How One Woman Turned Hurting Into Healing for Domestic Violence Victims
Diane West never understood how her close friend could stay in an unhealthy relationship. Frankly, she didn’t understand domestic violence. Despite her best efforts, West’s friend continually returned to an abusive relationship that eventually contributed to her death.
West decided to becoming involved with Domestic Abuse Intervention Services (DAIS) in 2006, and her work has helped her learn more than she imagined. “I began to see how domestic violence affects the victims and their lives, and how as a friend, I was limited in what I could do for her.” Now, West serves on the DAIS Board of Directors in an attempt to help other victims.
West notes the expertise of the staff and volunteers at DAIS as they work with an unbreakable passion to serve, support and act as advocates. Despite the noble actions of DAIS, the incidences of domestic abuse in Dane County are still too high, which is why DAIS is raising awareness and money to expand.
Dane County has the smallest shelter per capita in all of Wisconsin. Its mere 25 beds are full almost every night with a waiting list often above 50 people. It is these frightening facts that have impassioned West to end the issue of domestic violence as a major concern for the community. “I love this city, it’s a great place to live and work. But it saddens me to know these figures.”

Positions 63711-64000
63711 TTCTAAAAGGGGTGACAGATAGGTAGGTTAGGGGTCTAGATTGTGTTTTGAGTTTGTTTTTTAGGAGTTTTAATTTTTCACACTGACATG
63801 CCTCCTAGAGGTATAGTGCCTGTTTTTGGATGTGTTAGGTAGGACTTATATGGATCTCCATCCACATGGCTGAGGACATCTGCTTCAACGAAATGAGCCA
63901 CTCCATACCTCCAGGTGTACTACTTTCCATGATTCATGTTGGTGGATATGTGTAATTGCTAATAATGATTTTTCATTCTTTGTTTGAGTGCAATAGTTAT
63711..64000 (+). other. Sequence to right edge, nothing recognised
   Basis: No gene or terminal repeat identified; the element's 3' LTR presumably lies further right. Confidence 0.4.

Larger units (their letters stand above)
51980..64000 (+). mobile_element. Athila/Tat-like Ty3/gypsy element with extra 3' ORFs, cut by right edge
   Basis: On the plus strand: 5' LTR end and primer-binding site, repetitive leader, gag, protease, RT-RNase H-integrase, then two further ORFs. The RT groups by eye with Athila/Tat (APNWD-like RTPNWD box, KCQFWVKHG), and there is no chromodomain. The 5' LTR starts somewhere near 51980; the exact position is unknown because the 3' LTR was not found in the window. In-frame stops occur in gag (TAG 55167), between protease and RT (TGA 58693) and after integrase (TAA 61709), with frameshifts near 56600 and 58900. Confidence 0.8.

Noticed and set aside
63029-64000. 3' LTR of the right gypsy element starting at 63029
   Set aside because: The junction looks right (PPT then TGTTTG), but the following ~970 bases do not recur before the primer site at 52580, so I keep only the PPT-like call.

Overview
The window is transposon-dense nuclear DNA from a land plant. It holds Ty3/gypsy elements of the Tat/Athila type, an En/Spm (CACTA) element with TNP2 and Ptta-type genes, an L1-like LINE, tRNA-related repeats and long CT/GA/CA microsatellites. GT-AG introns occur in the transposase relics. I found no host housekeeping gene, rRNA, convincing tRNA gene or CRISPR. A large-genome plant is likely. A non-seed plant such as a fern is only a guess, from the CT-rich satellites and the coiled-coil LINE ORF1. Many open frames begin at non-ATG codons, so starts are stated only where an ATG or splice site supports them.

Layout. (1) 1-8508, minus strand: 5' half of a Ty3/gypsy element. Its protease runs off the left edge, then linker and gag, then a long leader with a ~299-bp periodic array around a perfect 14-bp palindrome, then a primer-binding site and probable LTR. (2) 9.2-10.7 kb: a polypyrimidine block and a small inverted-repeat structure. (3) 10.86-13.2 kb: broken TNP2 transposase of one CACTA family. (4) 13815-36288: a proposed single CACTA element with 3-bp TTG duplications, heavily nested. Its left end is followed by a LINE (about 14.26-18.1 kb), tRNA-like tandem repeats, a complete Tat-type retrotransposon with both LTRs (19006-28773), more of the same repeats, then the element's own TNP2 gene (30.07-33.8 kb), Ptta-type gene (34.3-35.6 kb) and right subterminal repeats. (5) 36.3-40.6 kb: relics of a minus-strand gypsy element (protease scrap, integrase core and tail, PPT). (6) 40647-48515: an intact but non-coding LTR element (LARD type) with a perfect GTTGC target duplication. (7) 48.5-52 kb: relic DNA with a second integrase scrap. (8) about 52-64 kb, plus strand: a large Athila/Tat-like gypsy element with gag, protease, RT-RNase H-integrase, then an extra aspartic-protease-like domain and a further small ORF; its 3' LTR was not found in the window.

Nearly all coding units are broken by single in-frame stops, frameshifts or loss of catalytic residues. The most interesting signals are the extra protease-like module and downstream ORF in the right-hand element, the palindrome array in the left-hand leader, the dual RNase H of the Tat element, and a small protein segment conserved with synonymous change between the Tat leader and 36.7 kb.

West believes awareness is the first step in fighting this silent epidemic. “Domestic violence is a crime that thrives in secrecy and people aren’t comfortable talking about it.” She encourages everyone to attend DAIS’s annual Celebration Independence! Luncheon to become educated and learn how one can get involved in supporting victims. The second step is to ensure that victims are provided a shelter with the welcoming and supportive environment along with the resources they need and deserve.
During her tenure with DAIS, West has played many roles, serving on the Executive, Personnel, Program, Building and Nominations committees. In addition, West served as president of the board in 2009.
Knowing that at least one in 4 women will experience domestic violence in her lifetime and that one-third of all cases referred to the Dane County District’s Attorney’s office are for domestic-violence cases makes West wonder. “What will convince people that our community has a lot of work to do in the area of addressing domestic violence?” These numbers make it a good chance that a friend, a neighbor, a co-worker or even a casual acquaintance could be victimized by an abuser. West says don’t stay in the dark— get involved.
The 5 Annual Celebrate Independence! Luncheon for DAIS will be on Tuesday, June 19, 2012 at the Madison Concourse Hotel & Governor’s Club. Get educated about this issue as you honor survivors of domestic violence and the advocates who support them. Learn more at abuseintervention.org